Co-Founder of Fast Company Bill Taylor advocates banning the word “Innovation” from business lexicon in his HBR Guest Post Stop Me Before I “Innovate” Again!. . He gives a very powerful example of how the word has been misused too much too often. If we keep accepting what is presented to us as Innovation literally anything we do falls under innovation. He emphasizes the need to make Innovation more authentic.
This article reminded me of an Innovation workshop that I did for the chefs of a leading hospitality brand. workshop was spread over 5 days and every day chefs delighted us with their creative dishes including a theme of chilly and chocolates. Now they said they are very innovative because everyday they create something new from the same ingredients. My argument was that the nature of your job demands that you are creative in what you do. I drew a parallel from a fashion designer who is approached by high end clientele to create something that no one else has. It is his job to churn out a unique piece for his client every time. Is he being innovative or is he being creative and bringing out a different product every time a key characteristic of his job? There are certain jobs that require one to be creative all the time and fortunately so, as most other jobs tend to be repetitive and get boring over a period of time.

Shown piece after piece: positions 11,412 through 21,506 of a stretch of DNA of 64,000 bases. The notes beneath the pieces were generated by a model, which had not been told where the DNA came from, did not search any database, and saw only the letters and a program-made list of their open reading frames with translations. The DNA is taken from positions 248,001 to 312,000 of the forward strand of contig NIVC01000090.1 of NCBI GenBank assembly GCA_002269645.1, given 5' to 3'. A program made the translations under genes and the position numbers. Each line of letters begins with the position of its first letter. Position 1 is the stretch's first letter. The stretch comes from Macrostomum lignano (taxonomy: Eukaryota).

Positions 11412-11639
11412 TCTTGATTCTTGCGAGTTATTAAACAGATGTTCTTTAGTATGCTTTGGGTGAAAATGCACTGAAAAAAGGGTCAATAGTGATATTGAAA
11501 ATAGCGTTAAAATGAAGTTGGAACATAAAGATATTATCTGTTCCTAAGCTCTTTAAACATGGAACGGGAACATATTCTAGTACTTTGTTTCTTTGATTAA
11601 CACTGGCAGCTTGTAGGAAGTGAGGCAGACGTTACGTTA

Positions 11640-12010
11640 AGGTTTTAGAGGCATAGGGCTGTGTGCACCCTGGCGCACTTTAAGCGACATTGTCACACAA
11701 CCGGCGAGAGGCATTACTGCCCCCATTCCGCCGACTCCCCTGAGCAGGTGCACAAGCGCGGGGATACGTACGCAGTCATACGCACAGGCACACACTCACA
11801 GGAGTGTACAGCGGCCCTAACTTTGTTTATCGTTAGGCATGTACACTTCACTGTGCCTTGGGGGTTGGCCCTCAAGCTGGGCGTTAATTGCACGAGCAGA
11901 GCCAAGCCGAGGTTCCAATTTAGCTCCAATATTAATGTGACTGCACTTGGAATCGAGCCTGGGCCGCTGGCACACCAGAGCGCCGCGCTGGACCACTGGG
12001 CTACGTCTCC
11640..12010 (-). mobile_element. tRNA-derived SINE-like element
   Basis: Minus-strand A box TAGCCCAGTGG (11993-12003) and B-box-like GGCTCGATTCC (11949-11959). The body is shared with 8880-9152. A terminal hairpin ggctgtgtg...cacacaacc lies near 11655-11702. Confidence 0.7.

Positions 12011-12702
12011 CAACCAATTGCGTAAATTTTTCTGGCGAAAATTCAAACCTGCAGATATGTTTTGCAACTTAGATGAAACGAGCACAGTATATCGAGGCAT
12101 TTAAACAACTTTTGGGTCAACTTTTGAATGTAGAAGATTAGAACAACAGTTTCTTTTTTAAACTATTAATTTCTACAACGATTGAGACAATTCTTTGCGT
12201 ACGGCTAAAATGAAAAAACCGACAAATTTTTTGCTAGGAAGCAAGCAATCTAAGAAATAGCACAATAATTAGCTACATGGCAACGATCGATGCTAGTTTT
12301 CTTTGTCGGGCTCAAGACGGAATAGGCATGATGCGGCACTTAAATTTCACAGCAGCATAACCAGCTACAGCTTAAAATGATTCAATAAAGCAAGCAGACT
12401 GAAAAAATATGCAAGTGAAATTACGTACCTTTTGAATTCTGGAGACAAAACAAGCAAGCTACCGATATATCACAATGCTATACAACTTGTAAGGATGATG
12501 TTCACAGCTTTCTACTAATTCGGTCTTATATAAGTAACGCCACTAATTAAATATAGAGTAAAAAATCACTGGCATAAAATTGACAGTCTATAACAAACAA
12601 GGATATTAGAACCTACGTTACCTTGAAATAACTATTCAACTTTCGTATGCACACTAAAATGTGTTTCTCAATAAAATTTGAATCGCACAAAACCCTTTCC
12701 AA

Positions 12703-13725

To be Innovative, specially from a business perspective, one had to do things differently once in a while to jump from one level to another – to move from one orbit to another, to try out better or may be even just other ways of doing the same thing. From a commercial perspective it should directly impact your top line or bottom line non-linearly. You can define what innovation means for your organization – but it can not mean everything you do already.